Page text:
Cytidine Deaminase

Thus, we investigate whether adiponectin and its receptors influence ovarian cancer development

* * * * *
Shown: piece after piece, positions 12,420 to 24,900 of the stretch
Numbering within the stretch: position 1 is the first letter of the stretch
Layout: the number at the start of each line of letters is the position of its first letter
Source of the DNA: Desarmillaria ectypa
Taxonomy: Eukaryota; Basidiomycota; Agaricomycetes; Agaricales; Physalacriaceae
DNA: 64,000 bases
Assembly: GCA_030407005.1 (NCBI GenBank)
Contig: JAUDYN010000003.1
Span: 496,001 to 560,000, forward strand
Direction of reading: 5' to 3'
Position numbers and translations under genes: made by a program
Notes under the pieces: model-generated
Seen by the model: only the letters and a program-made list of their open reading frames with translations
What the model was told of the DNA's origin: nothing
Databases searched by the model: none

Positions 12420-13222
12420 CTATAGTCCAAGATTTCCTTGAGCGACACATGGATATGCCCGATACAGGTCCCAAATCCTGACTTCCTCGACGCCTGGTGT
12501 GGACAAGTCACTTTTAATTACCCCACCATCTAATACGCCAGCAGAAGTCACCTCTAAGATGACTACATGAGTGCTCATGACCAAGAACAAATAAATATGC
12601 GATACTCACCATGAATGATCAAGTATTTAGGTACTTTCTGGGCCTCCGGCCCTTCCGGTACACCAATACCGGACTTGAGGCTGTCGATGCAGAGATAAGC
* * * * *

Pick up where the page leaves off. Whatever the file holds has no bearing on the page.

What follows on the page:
Thus, we investigate whether adiponectin and its receptors influence ovarian cancer development. adiponectin and various ovarian steroid hormone and growth factor pathways in ovarian cancer cells. Introduction Ovarian cancer remains the leading cause of death among women, with an estimated 150,000 annual deaths worldwide [1]. Due to its non-specific symptoms, most cases of ovarian cancer are detected when the disease has advanced to a late stage that associates with poor survival. Thus, approaches that would increase its early detection are urgently needed to reduce mortality. Ovarian cancer can be classified into three types based on the cell of its origin, namely, epithelial, stromal, and germ, with each type conferring different histopathological features and clinical outcomes [2]. Epithelial ovarian cancer is the most common ovarian malignancy; it originates in epithelial cells found on the surface of the ovary and accounts for ~?80C90% of ovarian malignancies. Stromal tumors, on the other hand, account for ~?7% of ovarian malignancies, and the most frequently diagnosed stromal tumor type is the granulosa cell tumor (GCT). There is emerging ABT-639 hydrochloride evidence to indicate that obesity is the main independent risk factor for ovarian cancer [3C5]. Although the correlation between ovarian cancer and obesity has been linked to hormones, it is not clear how they can trigger malignancy in obese women. Hormones and growth factors have important functions in regulating cell proliferation, differentiation, and apoptosis. For example, 17-estradiol (E2), progesterone (P4), and insulin-like growth factor 1 (IGF-1) have all been proposed to influence ovarian cancer development [6, 7]. Adipokines, hormones secreted from adipose tissues that may promote obesity, may also affect malignancy development. Adiponectin, an adipokine with a molecular weight of 30?kDa, is found in the serum, where it exists in four isoforms, namely, trimeric (90?kDa), ABT-639 hydrochloride hexameric (180?kDa), and high-molecular-weight (360 and 400?kDa) isoforms [8]. At a serum concentration of 5C30?g/ml, it is the most abundant circulating peptide hormone. In obese adults, however, the serum adiponectin level is usually reduced [9]. Adiponectin has been reported to act as an anti-tumor factor by ABT-639 hydrochloride inhibiting cancer cell proliferation [10, 11]. Other studies report a role for adiponectin in obesity-associated cancer such as those of the breast, cervix, and endometrium. However, the role of adiponectin in ovarian cancer has been studied much less. For example, Jin et DFNA56 al. reported that adiponectin levels were significantly lower in ovarian cancer patients than in healthy individuals, but the reason for this is not clear [12]. Furthermore, the biological actions of adiponectin are mediated through interactions with its receptor subtypes, AdipoR1 and AdipoR2. Li et al. showed that a low AdipoR1 expression level in cancerous ovarian tissues serves as an independent prognostic indicator of the disease [13]. In the human granulosa ABT-639 hydrochloride KGN cell line, AdipoR1 functions in cell survival, whereas AdipoR2 regulates steroid production [14]. Several endogenous, as well as exogenous factors, including insulin, thiazolidinediones, metformin, and bisphenol A (BPA), can regulate the production and secretion of adiponectin in the 3T3-L1 adipocyte cell line [15C18]. On the other hand, several lines of evidence indicate that endocrine disrupting chemicals, such as BPA, can induce obesity [19, 20]. BPA, a commercial product commonly used in polycarbonate plastics and epoxy resins [21], possesses estrogenic activity and promotes ovarian cancer cell proliferation [22, 23] and migration [24]. Epidemiological studies report that humans have detectable serum levels of not only BPA, but also its halogenated derivatives, tetrabromobisphenol A (TBBPA) and tetrachlorobisphenol A (TCBPA) [25C27]. We aimed to investigate whether adiponectin and its receptors, AdipoR1 and AdipoR2, are expressed in human epithelial ovarian cancer cell lines. We also examined whether BPA and its analogs ABT-639 hydrochloride can affect the expression of adiponectin and its receptors in ovarian cancer cells. The effects of adiponectin on cell proliferation and apoptosis were also examined. Finally, we investigated whether E2, P4, and IGF-1 can regulate.